To the casual observer, Morro Bay looks like an idyllic place. Sea lions frolic in the water, sailboats ride at anchor and fishermen unload their catch at a busy waterfront.
But the bay and its surrounding watershed face a variety of vexing environmental problems. These include accelerated sedimentation, contamination by bacteria, nutrients and toxins and an insufficient inflow of freshwater to support steelhead trout and other endangered species caused by drought and groundwater pumping.
On Tuesday, the Morro Bay National Estuary Program unveiled an updated management plan, a blueprint of 58 steps that are intended to deal with these problems over the next five years at least. The new plan is the result of two years of input from the public and stakeholders in the bay including ranchers, fishermen and environmentalists.
The updated plan focuses on new issues facing the estuary and watershed that were not adequately addressed when the last management plan was completed in 2001, said Adrienne Harris, the estuary programs executive director.
Projects to be undertaken through the new plan include reducing sedimentation from erosion on rural roads in the upland portions of the watershed, restoration of eelgrass beds within the bay and a clean boats campaign to reduce pollution from boats in the bay.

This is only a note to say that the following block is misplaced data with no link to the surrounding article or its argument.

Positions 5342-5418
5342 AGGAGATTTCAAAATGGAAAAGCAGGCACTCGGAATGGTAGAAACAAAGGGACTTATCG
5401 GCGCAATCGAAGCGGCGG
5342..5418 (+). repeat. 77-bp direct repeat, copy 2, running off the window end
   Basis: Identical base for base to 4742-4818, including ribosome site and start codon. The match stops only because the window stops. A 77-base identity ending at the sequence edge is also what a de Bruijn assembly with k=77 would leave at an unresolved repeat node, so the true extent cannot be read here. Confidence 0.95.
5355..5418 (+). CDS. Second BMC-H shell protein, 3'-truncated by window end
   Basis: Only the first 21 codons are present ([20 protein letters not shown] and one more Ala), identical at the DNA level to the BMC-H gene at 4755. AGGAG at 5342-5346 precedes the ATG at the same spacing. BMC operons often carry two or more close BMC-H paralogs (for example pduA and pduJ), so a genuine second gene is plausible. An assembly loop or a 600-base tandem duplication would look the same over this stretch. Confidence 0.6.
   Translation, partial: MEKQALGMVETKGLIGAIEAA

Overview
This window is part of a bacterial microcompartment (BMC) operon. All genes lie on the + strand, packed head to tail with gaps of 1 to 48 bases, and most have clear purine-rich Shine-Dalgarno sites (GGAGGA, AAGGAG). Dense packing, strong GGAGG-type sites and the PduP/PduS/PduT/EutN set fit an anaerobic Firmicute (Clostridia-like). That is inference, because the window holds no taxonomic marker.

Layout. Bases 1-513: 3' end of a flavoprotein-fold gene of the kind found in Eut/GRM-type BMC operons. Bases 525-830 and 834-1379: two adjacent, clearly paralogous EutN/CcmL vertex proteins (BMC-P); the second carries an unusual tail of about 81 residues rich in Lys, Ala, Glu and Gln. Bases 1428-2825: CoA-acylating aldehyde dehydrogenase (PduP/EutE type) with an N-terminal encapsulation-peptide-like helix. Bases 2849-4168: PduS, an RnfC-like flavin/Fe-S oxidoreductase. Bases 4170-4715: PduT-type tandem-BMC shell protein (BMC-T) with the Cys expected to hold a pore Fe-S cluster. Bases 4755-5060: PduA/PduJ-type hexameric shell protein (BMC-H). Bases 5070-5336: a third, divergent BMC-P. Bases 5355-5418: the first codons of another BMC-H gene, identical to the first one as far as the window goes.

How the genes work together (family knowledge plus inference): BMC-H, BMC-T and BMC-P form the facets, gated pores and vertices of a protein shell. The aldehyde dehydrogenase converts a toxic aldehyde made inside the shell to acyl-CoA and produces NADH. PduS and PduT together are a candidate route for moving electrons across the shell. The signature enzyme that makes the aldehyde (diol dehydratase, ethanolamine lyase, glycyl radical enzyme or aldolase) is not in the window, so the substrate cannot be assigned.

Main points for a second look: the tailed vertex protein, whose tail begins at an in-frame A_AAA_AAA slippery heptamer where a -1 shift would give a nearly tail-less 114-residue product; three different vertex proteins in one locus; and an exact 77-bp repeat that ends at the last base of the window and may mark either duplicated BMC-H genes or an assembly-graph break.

These programs are a continuation of several successful projects undertaken by the estuary program over the past decade, Harris said. Past successes include conserving 3,000 acres of land in the watershed, installation of 65,000 feet of fencing along streams to exclude cattle, creation of an Estuary Nature Center and completion of a sediment catchment basin in Chorro Creek.
The work of protecting and restoring Morro Bay is far from over, Harris said. The estuary program relies on community support, volunteers and donations to complete its mission.
Read the estuary management plan at www.mbnep.org/Library/ccmp.html.
Morro Bay is considered one of the most significant wetland systems along the California coast. The estuary is 2,300 acres of fresh and saltwater habitats which includes the lower reaches of Chorro and Los Osos creeks.